Hardwick Hall: building a masterpiece
This section of the page features an image gallery, so if you're using a screen reader you may wish to jump to the main content.
The Hall was designed to display and symbolise its owner’s wealth and status and Bess of Hardwick’s extraordinary riches are noticeable well before you enter the house.
Immediately evident as you approach is the symmetrical layout of the house. It is a testament to the design of the ‘architect’ Robert Smythson, marks the house as unusual and very modern for its time. People travelled miles to see the Hall once it was constructed as it was a marvel of its' time.
The stone used is ‘dressed’ meaning it has a smooth finish unlike the rough surface at the Old Hall. This would have taken a long time and was very costly. Included from the initial designs are Bess’ initials topped with a coronet, the symbol for Countess, which are placed all around the outside of the house. Hardwick has Bess’ name written literally all over it.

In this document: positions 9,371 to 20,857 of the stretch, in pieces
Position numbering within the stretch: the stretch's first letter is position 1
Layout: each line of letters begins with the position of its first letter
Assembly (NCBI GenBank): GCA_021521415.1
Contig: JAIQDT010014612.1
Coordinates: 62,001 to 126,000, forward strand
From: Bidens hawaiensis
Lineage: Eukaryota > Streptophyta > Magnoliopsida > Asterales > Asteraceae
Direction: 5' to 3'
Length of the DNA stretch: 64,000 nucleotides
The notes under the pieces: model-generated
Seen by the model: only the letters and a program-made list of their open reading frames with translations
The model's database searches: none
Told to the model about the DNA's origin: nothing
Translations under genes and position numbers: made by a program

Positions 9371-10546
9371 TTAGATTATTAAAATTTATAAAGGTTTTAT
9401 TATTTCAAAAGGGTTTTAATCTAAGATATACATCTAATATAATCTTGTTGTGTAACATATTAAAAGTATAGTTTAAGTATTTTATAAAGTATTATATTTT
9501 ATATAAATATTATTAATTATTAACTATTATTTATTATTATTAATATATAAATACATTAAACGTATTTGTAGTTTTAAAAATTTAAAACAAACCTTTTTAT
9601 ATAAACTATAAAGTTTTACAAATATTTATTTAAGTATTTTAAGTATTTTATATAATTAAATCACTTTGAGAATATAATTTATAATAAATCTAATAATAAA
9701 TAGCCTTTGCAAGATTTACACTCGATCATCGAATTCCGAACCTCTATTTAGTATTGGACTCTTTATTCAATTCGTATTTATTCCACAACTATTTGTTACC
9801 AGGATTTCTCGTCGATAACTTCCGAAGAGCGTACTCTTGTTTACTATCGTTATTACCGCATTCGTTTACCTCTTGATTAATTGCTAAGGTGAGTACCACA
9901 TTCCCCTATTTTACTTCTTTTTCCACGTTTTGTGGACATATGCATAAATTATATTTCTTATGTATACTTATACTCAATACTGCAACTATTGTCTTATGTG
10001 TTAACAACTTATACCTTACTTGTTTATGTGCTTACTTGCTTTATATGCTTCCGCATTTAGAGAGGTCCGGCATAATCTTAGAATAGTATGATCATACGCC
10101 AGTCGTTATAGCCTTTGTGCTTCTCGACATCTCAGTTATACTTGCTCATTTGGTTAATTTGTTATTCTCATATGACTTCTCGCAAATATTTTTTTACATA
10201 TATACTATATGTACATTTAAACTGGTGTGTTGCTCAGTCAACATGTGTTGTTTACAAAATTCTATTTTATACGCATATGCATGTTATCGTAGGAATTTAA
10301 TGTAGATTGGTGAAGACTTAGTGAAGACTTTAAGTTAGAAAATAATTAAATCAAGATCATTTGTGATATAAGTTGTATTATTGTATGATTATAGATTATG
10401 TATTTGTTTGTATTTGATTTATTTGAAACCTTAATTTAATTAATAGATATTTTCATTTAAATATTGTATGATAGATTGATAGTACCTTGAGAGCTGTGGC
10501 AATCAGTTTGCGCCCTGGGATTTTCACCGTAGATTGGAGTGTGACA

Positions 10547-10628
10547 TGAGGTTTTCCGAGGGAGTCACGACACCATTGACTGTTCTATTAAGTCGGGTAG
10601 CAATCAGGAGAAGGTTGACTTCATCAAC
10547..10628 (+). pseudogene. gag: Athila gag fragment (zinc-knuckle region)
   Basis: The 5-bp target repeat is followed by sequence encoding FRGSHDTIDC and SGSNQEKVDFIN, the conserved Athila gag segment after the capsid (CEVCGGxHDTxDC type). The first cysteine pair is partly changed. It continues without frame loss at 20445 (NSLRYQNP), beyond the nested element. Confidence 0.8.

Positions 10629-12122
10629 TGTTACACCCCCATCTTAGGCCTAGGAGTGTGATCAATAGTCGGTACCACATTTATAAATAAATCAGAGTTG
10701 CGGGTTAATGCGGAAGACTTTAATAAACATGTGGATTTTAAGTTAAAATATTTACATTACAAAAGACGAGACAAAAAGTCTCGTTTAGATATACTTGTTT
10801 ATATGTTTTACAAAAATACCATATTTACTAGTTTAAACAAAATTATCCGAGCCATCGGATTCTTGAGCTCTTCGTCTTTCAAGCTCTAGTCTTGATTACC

The huge windows also proclaim Bess’ wealth as glass was very expensive. The sizes of the windows show the hierarchy of the rooms. The smallest are on the ground floor which would have been occupied mainly by servants; the larger windows mark the first floor where the family rooms are and the massive windows on the top floor look out from the grandest rooms.
You won't be disappointed with a visit to see Hardwick Hall.